But that is simply untrue, according to some independent security analysts.

'I see the comparison as a false comparison and one that we should not even be having'

Former Assistant Director of the FBI, Frank Figiluzzi firmly rejects the comparison.

"Black Lives Matter was a response to excessive use of force by police officers - peaceful protests that turned into a criminal element, hijacking a peaceful protest and committing acts of vandalism and even violence.

"Comparing that to domestic terrorists, who decided to attack our iconic symbol of democracy, with the objective of overturning a valid presidential election?

"I see the comparison as a false comparison and one that we should not even be having."

“Without a doubt, the biggest concern right now is the lone offender"

The former FBI boss says America should instead be focusing on who exactly is a threat to the country - and how they can be properly tracked.

And it is an internal threat Mr Figiluzzi says is most pressing: "The threat is us".

"The role of social media is so prominent in radicalisation right now that the FBI cannot possibly sort through hundreds of thousands or millions of posts and videos and tweets and determine who is aspirational," says Mr Figiluzzi.

"Who's the guy sitting on his couch, eating potato chips and posting about something he'll never do. And who is the person who's going to move down that pathway to violence?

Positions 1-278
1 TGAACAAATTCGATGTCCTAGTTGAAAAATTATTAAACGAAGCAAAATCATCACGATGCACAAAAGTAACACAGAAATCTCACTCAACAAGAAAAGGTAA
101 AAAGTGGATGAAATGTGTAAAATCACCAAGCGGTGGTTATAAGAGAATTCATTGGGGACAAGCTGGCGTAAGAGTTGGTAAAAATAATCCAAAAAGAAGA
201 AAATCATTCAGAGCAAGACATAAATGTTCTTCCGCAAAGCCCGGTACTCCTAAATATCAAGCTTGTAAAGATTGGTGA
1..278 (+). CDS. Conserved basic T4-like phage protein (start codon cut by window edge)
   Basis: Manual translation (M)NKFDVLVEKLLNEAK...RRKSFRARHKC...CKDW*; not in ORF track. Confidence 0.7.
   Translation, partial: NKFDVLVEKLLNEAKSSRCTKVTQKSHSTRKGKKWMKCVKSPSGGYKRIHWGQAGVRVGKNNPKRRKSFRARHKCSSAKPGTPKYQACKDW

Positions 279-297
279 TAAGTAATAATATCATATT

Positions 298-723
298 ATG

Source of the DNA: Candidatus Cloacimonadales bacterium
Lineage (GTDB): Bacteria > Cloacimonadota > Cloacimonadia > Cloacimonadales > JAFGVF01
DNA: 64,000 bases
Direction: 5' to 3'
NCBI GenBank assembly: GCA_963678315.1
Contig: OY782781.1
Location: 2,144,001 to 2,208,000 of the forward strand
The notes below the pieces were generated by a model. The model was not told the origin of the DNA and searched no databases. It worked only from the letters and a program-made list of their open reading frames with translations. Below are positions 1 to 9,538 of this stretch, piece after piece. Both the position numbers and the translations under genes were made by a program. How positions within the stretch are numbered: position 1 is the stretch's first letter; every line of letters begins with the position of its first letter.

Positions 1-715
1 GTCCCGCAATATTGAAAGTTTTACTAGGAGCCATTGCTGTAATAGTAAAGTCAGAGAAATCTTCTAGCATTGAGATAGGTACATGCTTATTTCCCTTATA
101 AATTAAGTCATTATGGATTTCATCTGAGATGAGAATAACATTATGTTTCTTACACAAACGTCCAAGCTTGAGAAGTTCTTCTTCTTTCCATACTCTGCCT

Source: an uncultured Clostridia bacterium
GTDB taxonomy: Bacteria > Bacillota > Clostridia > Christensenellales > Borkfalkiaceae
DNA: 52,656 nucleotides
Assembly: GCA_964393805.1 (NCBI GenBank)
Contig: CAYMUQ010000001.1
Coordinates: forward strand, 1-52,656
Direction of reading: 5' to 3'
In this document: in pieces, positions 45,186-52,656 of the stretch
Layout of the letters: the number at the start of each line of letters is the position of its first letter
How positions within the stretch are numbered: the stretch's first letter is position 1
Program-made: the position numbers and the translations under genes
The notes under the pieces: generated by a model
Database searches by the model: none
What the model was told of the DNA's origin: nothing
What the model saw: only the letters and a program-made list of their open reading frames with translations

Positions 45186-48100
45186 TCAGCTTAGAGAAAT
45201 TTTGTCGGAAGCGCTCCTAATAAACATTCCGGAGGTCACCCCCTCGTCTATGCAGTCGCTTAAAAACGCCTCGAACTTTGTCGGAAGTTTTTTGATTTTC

"That is an overwhelming challenge right now and that makes it particularly tough to identify the next lone offender".

ITV News cameras followed the insurrectionists into the Capitol building and through the hallowed halls. Credit: ITV News

That the insurrectionists feel emboldened, however, is not the sole responsibility of the individuals involved on January 6 - and interviewed by ITV.

"These people are victims," says Imran Ahmed of the Centre for Digital Hate.

"They've been preached misinformation, they have fallen for it, and they are the ones who pay the price."

The real perpetuators, Mr Ahmed says, are the people behind that misinformation.

We risk blaming misled individuals "for the bad actions of violent extremists, of groomers, of organisers and people like Donald Trump who took advantage of the misinformation to try and gain political advantage for himself."

After the Storm: America's Enemy Within? is broadcast on ITV on Sunday 25 April at 10.25pm